“We’re taking back the Strip!” Surrey’s newest tent city resists displacement

After a rally against the gentrification of Whalley on Saturday, a group of homeless community members displaced two years ago from the 135A Strip set up their tents on a city-owned lot, at approximately 10716 135A Street, and proclaimed that they were not leaving.

Wanda Stopa, a leader of that long standing “Whalley Strip” said, “Tonight I’m going to set up our first tent on the Strip. We’re going to take back the Strip. I’m tired of them pushing us around, treating us like we don’t exist. They can’t push us around if we stand together!”

While Wanda spoke, Kendra set up her tent in the middle of the street, declaring her intention not to be pushed off 135A again. “They never had the right to close the Strip. They never had the right to tell us we can’t walk down this street,” she said. “They broke the law when they barricaded the Strip and pushed us out. Let’s take back the Strip!”

Over the next 36 hours the new tent city grew from a handful of tents to nearly two dozen. Residents are calling this new camp “Whalley World,” an homage to the significance of the Whalley community, a historically low-income neighbourhood that the City of Surrey has targeted for gentrifying redevelopment through their Surrey Centre Plan.

On Monday morning, Surrey Bylaw officers showed up at the gate of Whalley World and ordered everyone out. The residents were defiant, and Bylaw left. Dave Brar, a long time bylaw officer who regularly patrolled the Strip, returned at noon and told a tent city representative, “the camp is safe for today.”

One of the new camp residents, Justin, said, “We’re sick and tired of being pushed around by Bylaw.” He explained that police and Bylaw constantly patrol Whalley with street sweeps, breaking up groups of people who find places to rest, constantly moving them along, and stealing and destroying their belongings if they refuse to comply or move too slowly. 

Bylaw officers pushed to know how many people in the camp need accommodations. But residents refused to answer. They told Bylaw that the camp is not just fighting for its current residents; it represents more than 1,000 people in their community who need homes, including people living on the streets, in shelters, and in institutional modular housing.

Wanda explained, “Whalley World is fighting for housing for all our community. We aren’t going anywhere, we’re going to fight for our streets and fight for our homes.”

Another camp resident named Heather said, “We let them clear the Strip two years ago because they promised us housing, but they never gave us housing.”

Kristina, one of the two women who put down tents to declare the founding of the camp, explained her motivation. “When I moved onto the Strip seven years ago, it was the first time in my life I was somewhere that I felt I belonged; the first time I felt a sense of home. They moved me into modular housing when they broke up the Strip, and they promised me they’d help me and that I’d move into regular housing in two years. I did those two years of time and they never helped me. Instead, they evicted me.”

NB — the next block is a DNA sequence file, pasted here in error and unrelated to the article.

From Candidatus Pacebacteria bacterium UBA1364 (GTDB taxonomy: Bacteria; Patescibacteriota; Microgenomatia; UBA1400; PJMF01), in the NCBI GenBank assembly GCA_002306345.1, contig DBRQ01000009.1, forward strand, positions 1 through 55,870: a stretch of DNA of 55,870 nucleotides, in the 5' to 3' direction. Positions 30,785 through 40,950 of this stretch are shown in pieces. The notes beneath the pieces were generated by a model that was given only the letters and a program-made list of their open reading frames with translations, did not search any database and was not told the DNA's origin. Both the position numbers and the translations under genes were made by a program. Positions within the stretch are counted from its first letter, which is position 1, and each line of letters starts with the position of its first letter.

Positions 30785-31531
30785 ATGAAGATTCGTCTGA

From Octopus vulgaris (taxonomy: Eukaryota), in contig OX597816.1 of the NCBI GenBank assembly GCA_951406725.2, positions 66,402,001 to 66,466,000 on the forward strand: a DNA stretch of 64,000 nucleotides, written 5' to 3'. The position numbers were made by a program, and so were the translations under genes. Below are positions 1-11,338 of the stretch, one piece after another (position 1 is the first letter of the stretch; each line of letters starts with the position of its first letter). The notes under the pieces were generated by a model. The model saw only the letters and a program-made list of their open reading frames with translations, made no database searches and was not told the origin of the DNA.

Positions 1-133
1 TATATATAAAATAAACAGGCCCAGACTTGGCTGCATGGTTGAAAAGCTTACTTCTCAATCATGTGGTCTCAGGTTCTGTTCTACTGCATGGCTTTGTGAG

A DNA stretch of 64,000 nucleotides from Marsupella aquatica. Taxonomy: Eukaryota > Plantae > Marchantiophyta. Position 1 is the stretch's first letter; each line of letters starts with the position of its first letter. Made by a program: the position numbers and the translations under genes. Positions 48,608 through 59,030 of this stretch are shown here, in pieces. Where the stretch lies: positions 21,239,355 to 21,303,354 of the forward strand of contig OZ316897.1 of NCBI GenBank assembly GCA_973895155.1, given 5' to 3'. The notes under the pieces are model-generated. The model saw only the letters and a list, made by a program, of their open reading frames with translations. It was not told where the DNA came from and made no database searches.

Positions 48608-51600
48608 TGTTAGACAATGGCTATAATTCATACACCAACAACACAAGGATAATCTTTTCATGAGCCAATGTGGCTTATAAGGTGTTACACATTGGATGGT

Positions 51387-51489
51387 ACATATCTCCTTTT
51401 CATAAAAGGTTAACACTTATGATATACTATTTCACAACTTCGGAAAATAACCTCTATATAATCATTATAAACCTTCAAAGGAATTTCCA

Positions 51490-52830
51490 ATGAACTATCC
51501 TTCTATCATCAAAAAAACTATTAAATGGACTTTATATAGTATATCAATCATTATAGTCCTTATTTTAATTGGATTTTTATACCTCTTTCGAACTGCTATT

This new tent city is a street community response to the gentrification of Whalley and Surrey’s City Centre Plan. Homeless people in Whalley say they are tired of watching luxury condo towers go up while their friends are evicted to the streets.

Heather said, “They want to put up expensive condos and they don’t listen to us when we say we don’t want expensive condos. Why should we listen to them when they tell us to pack up our tents and clear out of this lot?”

And Al, another resident, explained, “Surrey Centre is worth a shit-ton of money, that’s why they want to clear us off 135A and out of Whalley.”

At the rally Saturday where Whalley residents took a stand against gentrification, Dave Diewert, a Red Braid organizer and Whalley resident explained, “Two years ago the city attacked the 135A Strip to push out the poor and welcome in the rich. Now everyone is going to be pushed out because when the city up zones the land for condo towers, the price of the land will go up and the small owners will be pressured to sell, and the city will bring in more cops to push people out.”

Isabel Krupp, a Red Braid organizer who is supporting the new tent city, explained, “Whalley World tent city is the street community’s stand against displacement, against gentrification, against the City of Surrey’s lies and social cleansing plan.”

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